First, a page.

Tufts falls to Johns Hopkins in NCAA play

Graduating senior Conner Calabro slams the ball during Tufts' 6-3 win against Wesleyan on April 15. Seohyun Shim / The Tufts Daily

Tufts improved its regular season record to 15-7 this year, making 2016–2017 one of the program’s best seasons under coach Kate Bayard. This year’s roster of 14 players is also one of the deepest that Bayard has had in her 12-year tenure at Tufts.

The team started the spring season off strong during its annual spring break trip to California, racking up victories against Oberlin, Carleton, Wisconsin-Whitewater and then-No. 6 University of Chicago, before Pomona-Pitzer handed Tufts its first loss of the season to close out the trip.

Despite the setback, Tufts put together a series of four victories upon its return to the East Coast, starting with a 6-3 win over Brandeis in the team’s home opener. The Jumbos suffered their first loss in New England when they were routed 9-0 by the then-No. 9 Middlebury Panthers, and they struggled against top-ranked teams all season. Tufts also lost to then-No. 1 Emory and then-No. 7 Bowdoin later in April, but despite the team’s tough schedule, it was always able to recover and never lost back-to-back matches. After losing to Emory, Tufts bounced back to beat Wesleyan 6-3 the next day, and it similarly recorded an emphatic 9-0 victory against Hamilton the day after its defeat by Bowdoin.

Playing another top-ranked team in then-No. 4 Williams in the regular season finale, Tufts suffered another tough loss and headed into the postseason NESCAC tournament as the third seed with a 6-3 record in conference play, trailing only Middlebury (8-0) and Williams (7-1). In the first round, Tufts saw off Amherst 5-1, avenging its loss in the quarterfinals last year. The Jumbos stormed into the lead after doubles play as they swept all three matches, albeit by very tight margins. Rising sophomore Katherine Wiley then won Tufts’ first singles match 6-3, 6-1. Amherst got on the board with a win in the next singles slot, but the victory was sealed when Tufts’ rising senior Lauren Louks defeated rising junior Kelsey Chen in an epic three-setter that ended 6-1, 1-6, 7-5 to clinch a 5-1 win.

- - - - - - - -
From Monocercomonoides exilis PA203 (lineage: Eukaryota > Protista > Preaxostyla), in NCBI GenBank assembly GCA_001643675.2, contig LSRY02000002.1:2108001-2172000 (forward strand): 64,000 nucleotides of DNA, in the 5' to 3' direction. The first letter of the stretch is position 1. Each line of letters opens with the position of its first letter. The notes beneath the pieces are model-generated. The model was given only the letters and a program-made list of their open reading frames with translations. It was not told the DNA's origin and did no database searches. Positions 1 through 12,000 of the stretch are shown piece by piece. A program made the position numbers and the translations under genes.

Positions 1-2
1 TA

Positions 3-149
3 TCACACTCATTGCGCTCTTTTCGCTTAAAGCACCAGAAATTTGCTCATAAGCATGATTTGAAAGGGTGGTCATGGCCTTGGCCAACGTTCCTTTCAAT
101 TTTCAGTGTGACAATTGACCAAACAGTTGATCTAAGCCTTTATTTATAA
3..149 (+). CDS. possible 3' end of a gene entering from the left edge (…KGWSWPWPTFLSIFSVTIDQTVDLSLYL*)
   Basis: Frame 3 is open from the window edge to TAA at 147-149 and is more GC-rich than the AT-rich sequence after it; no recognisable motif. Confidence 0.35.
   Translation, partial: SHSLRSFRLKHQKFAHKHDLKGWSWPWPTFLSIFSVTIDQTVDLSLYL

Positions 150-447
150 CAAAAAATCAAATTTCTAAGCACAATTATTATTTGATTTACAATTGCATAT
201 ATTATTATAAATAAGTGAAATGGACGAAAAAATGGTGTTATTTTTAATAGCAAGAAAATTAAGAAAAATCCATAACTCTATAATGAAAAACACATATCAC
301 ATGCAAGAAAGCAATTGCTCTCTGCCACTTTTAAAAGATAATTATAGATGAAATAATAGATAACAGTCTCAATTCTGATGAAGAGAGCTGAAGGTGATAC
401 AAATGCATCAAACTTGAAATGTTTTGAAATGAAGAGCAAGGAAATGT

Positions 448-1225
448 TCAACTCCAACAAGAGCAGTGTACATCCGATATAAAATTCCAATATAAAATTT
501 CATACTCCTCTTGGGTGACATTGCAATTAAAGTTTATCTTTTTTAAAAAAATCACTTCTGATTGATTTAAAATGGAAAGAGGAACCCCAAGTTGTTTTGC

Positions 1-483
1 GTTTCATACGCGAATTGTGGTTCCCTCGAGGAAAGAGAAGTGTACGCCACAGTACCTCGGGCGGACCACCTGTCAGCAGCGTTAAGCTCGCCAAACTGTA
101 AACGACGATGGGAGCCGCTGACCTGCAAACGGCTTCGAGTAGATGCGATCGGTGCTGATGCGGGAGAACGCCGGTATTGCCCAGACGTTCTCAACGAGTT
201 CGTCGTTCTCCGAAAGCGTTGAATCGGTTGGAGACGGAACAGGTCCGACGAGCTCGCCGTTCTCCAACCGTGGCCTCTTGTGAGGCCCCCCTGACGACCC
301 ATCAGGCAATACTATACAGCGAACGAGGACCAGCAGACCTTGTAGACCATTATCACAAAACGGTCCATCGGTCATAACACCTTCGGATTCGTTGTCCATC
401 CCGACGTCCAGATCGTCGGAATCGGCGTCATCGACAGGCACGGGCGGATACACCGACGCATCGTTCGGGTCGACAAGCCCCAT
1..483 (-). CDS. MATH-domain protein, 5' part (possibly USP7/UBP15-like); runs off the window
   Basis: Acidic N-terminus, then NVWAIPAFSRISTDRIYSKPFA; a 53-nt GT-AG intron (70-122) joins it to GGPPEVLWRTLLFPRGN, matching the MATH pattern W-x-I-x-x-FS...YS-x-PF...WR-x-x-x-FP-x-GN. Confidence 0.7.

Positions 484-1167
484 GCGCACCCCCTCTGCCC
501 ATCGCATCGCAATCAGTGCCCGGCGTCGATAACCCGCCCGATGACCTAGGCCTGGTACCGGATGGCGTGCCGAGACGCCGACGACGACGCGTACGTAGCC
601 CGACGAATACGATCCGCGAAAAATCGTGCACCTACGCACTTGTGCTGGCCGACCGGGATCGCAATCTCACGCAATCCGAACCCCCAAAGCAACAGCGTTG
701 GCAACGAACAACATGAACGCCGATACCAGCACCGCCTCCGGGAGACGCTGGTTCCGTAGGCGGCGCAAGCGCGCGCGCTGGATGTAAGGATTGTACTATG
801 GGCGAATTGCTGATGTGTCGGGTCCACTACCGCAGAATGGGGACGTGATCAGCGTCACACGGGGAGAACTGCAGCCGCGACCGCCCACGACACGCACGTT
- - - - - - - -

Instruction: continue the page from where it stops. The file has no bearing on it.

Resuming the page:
With that win and Tufts’ regular season win against Amherst on April 19, the team claimed the program’s first two victories against Amherst since 1992 after a 32-game losing streak to the conference rivals. The quarterfinal win also marked the Jumbos’ first trip to the NESCAC semifinals since 2011.

“Not only was it awesome to beat Amherst again at such a clutch moment, it was also the first time in my four years that we advanced to the semis of NESCACs, which was amazing as the team really played with heart and owned the court,” graduating senior Chelsea Hayashi told the Daily in an email.

The tournament run was short-lived, however, as Tufts fell to the eventual conference champions Williams 5-0 in the next round. Unlike in the regular season match between the two teams, when rising juniors Tomo Iwasaki and Otilia Popa were able to claim a win in doubles, they fell to the same opponents in the semifinal match as the Jumbos were unable to capitalize on their potential doubles strength. The team has frequently been able to jump out to early leads in doubles and has gone 12-0 this spring when leading after doubles action.

“In terms of Williams, I think going down 3-0 after doubles really hurt us,” Hayashi told the Daily in an email. “Especially when playing to decision, every point really counts, and we weren’t able to recover from that in the singles.”

Despite the defeat, the Jumbos earned a bid to the NCAA tournament for the 16th time in the last 17 years, and they hosted first-round regional action on the weekend of May 13-14. After a  5-0 victory over Nichols College in the NCAA second round, Tufts fell in a tightly-contested 5-4 defeat at the hands of Johns Hopkins University in the next round. While the team’s season is over, Karamercan will be representing Tufts at the national singles and doubles championship running May 25-27.

“We’ve truly been going one match at a time and trying to learn from each match,” Bayard told the Daily in an email. “The highs and the lows are what have gotten us to where [we] are today heading into NCAAs. We have come up against the toughest competition day after day, and regardless of who we’ve beaten or lost to, I feel every match this year has helped us get to this point.”

The program is graduating five seniors: co-captains Alexa Meltzer and Conner Calabro as well as Hayashi, Jacqueline Baum and Hannah Conroy. Meltzer also graduates having been named as the conference’s Sportswoman of the Year. Other accolades for the team’s players include Louks and Karamercan being named to the All-NESCAC team.

“All five of them have been such great teammates, mentors and friends, and have always been there for us on and off the court,” Iwasaki told the Daily in an email. “They are all such a source of positivity and each bring their own unique energy to the team. It is going to be really hard to say goodbye to them, and the team is not going to be the same without them. We hope to end their college tennis careers on a great note.”


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